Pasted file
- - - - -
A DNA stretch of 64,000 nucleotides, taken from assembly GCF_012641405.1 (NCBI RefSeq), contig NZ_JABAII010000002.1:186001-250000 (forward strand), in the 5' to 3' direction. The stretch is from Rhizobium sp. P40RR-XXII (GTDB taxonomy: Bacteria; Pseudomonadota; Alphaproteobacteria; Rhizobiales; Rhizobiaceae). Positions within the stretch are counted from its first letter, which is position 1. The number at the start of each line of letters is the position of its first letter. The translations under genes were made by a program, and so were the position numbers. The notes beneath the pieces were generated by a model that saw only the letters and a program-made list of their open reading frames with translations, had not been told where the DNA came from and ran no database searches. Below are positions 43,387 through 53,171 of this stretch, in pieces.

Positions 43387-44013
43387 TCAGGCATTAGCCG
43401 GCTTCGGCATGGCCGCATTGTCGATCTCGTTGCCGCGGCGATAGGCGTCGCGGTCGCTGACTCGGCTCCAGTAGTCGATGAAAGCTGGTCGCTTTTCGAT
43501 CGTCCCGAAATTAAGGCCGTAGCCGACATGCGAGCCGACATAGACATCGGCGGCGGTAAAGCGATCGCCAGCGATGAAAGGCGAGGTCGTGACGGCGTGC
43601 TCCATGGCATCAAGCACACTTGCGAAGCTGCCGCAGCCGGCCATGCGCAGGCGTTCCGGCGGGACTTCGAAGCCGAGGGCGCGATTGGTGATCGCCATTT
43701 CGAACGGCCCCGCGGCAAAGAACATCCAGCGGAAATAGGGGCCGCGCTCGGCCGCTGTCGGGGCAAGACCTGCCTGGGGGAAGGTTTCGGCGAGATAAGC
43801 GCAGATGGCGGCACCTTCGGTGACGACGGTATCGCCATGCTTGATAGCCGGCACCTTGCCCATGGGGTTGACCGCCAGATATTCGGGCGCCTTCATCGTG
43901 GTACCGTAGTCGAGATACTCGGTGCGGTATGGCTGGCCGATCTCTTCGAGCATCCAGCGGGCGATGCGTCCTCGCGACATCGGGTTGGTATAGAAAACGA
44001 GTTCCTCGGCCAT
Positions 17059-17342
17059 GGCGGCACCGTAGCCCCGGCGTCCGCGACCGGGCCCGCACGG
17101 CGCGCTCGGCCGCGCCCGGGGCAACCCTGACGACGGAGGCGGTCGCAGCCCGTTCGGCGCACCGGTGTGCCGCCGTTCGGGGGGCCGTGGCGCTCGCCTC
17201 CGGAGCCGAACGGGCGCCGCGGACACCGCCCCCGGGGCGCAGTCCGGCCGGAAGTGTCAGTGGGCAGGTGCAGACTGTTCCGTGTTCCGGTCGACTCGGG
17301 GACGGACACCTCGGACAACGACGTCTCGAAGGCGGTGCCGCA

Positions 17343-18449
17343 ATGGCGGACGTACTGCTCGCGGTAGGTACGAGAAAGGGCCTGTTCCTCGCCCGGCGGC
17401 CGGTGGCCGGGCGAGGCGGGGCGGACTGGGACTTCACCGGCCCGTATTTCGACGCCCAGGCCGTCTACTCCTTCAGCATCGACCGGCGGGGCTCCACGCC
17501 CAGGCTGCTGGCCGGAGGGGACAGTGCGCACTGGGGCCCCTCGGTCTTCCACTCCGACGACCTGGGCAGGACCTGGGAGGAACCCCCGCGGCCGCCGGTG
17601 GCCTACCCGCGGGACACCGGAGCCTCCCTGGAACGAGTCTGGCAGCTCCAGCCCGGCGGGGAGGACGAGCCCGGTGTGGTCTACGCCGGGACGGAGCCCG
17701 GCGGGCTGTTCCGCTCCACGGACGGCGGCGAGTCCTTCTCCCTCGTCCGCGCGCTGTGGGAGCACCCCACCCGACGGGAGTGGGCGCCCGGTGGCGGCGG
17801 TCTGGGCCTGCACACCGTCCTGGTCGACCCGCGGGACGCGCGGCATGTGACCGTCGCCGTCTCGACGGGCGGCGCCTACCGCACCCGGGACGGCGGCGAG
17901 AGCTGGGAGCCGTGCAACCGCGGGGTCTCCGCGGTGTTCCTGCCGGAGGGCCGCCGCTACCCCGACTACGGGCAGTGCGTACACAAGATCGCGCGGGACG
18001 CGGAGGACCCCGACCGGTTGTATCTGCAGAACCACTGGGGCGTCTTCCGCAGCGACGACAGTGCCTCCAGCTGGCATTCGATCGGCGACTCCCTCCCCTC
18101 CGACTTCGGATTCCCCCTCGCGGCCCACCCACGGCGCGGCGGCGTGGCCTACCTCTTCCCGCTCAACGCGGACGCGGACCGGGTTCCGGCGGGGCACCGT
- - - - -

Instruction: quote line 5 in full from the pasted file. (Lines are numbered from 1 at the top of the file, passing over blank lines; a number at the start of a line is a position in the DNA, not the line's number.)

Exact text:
43501 CGTCCCGAAATTAAGGCCGTAGCCGACATGCGAGCCGACATAGACATCGGCGGCGGTAAAGCGATCGCCAGCGATGAAAGGCGAGGTCGTGACGGCGTGC